The Cabinet Secretary for Finance and the Scottish Government’s Cabinet Secretary for Constitutional Relations have written a joint letter to the UK’s Brexit Minister David Lidington.
In the letter, the 2 Cabinet Secretaries point out that the full draft White Paper on EU Negotiations has still not been shared with the Scottish and Welsh Governments ahead of today’s Joint Ministerial Committee (EU Negotiations) – despite previous assurances from the UK government that the devolved administrations would have a meaningful opportunity in shaping negotiating positions as they are developed.
Mark Drakeford said:
“We have not had the opportunity to read the UK government’s White Paper on its negotiating position with the EU ahead of today’s Joint Ministerial Committee (EU Negotiations), so it will be impossible for us to make the sort of considered contribution, based on evidence, which we think is essential. This is a clear breach of the JMC (EN)’s terms of reference, which require the Committee to try to seek agreement on the negotiation position of the UK government. It means that the UK government’s position will not be as informed about devolved responsibilities as it needs to be, as negotiations move into their vital next phase."
The full text of the letter is below:
JMC (EN) and the White Paper
We are writing further to the unsatisfactory discussion of certain sections of the White Paper on the EU Negotiations at the Ministerial Forum on Wednesday.
This was clearly not the fault of your Ministerial colleagues who attended the meeting but of decisions taken elsewhere in Government about what can and cannot be shared with us.
We were not permitted to see a single word of the draft White Paper in advance of the meeting and could only make our contributions on the basis of a brief, oral summary of the relevant chapters. It is particularly bizarre that at least one chapter was sent to our Permanent Secretaries - who are not members of the Forum - while the meeting was underway.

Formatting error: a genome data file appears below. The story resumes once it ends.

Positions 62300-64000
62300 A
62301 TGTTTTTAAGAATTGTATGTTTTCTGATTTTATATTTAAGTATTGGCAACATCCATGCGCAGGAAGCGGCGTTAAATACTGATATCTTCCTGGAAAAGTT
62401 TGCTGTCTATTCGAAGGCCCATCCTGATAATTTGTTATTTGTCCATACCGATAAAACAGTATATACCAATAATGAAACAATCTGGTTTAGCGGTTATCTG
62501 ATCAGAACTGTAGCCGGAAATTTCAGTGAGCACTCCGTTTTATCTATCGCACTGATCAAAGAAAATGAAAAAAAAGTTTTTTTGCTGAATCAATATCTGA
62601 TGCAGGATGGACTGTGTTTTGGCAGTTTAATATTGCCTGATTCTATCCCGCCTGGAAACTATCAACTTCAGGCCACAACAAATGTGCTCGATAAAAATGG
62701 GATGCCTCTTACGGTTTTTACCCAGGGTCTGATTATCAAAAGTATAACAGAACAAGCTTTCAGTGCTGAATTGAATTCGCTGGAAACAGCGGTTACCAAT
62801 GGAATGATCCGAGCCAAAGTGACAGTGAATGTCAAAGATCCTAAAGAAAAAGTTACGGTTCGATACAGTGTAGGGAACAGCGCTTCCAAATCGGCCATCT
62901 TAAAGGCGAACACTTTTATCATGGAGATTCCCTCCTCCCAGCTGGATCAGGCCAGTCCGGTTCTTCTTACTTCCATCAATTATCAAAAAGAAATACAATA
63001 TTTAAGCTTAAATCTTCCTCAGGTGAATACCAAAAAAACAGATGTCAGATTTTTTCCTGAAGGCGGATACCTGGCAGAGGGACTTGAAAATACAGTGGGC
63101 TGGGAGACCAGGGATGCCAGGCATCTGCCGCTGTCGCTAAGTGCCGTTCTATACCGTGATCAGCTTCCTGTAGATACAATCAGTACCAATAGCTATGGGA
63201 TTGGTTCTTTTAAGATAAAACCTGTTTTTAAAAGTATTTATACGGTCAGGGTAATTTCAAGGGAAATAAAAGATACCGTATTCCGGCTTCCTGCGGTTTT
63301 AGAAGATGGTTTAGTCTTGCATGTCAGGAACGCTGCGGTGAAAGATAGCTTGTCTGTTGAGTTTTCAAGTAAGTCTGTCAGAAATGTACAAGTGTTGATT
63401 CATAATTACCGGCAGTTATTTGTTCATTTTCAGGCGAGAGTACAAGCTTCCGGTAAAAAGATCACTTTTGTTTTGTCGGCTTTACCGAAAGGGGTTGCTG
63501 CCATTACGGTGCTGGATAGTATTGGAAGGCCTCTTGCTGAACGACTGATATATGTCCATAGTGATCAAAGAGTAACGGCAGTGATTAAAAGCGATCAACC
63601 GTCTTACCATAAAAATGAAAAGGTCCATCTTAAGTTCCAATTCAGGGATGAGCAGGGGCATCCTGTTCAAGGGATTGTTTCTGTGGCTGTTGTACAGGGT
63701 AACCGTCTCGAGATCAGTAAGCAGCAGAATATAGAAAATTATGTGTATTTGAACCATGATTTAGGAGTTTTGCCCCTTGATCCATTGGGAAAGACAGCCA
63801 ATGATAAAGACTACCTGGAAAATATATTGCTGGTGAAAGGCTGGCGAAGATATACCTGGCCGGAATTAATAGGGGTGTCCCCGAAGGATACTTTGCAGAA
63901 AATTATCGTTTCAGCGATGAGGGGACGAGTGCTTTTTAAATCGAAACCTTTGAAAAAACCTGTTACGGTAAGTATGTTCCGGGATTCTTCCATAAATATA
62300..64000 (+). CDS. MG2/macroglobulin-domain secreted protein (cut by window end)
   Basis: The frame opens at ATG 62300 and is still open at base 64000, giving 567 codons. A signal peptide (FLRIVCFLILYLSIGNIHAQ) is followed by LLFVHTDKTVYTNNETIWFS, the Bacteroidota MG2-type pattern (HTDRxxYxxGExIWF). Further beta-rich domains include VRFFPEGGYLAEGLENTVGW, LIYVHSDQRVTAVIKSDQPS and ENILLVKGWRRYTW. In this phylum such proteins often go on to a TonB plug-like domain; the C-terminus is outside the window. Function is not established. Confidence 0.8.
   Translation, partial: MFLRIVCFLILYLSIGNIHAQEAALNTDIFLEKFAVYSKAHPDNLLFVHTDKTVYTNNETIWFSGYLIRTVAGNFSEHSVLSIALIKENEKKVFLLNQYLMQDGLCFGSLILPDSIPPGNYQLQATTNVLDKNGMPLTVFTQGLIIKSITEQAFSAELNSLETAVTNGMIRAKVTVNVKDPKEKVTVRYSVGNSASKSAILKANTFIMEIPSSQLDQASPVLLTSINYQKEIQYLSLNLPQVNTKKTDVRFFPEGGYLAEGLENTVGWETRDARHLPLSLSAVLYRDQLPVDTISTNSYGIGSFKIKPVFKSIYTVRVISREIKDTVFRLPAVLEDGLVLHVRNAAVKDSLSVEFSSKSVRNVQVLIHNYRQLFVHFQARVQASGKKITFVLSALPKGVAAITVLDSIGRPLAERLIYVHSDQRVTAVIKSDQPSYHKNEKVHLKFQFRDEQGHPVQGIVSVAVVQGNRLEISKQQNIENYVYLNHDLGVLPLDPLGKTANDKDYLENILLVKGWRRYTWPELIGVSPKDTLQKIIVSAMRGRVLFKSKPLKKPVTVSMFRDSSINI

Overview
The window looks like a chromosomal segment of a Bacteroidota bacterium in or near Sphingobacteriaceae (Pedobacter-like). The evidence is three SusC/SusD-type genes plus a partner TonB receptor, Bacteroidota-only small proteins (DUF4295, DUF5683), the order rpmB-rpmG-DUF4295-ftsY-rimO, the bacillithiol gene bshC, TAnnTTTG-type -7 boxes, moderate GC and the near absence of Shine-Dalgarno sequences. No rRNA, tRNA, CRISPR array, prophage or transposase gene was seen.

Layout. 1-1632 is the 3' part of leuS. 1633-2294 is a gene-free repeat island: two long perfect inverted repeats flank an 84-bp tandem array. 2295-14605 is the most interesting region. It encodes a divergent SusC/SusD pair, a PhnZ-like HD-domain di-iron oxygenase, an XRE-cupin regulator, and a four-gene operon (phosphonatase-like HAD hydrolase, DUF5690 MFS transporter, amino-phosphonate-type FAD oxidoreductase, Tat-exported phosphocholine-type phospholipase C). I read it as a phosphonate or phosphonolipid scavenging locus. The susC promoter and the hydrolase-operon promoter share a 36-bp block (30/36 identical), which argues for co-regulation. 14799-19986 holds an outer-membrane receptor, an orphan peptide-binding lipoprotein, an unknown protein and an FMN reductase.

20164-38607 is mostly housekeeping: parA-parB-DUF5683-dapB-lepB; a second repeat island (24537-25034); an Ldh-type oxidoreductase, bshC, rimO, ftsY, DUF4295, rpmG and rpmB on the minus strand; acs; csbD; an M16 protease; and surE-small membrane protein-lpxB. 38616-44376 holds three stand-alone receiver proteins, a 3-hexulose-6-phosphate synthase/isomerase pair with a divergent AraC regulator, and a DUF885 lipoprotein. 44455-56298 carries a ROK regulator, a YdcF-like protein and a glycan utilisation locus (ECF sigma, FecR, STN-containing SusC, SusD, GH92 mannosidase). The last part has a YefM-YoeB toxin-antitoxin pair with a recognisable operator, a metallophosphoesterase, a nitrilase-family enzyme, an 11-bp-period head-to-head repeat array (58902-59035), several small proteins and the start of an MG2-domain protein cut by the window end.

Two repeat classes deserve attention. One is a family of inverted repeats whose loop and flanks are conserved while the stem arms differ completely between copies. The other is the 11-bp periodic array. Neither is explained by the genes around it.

This in no sense lives up to the assurance that we would have a meaningful opportunity to shape negotiating positions as they are developed.
Moreover, the discussion of specific elements was further undermined by a lack of insight into the broader narrative: discussing cross-border transport is difficult without the context of proposals on customs arrangements, and the proposed mobility framework covering migration is clearly crucial for the science and research chapter, civil judicial cooperation and many other aspects of the White Paper.
We therefore wish to make it absolutely clear that we will not regard any discussion of the White Paper at next Thursday’s JMC (EN) as meaningful, unless we have been given prior access to the text of the draft White Paper as it currently stands.
If we do not have this opportunity, we will have to make it very clear that we have been given no real possibility to consider, let alone influence the content of a document which will purport to speak on behalf of the whole of the United Kingdom, about matters, many of which are devolved, and on a subject which is of the greatest possible importance to the people of Scotland and Wales.
We are copying this letter to the Prime Minister, the Secretary of State for Exiting the EU, the First Minister of Scotland, the First Minister of Wales, and to David Sterling as Head of the Northern Ireland Civil Service.
Mark Drakeford AM/AC Michael Russell MSP
Ysgrifennydd y Cabinet dros Gyllid Cabinet Secretary for Government
Cabinet Secretary for Finance Business and Constitutional Relations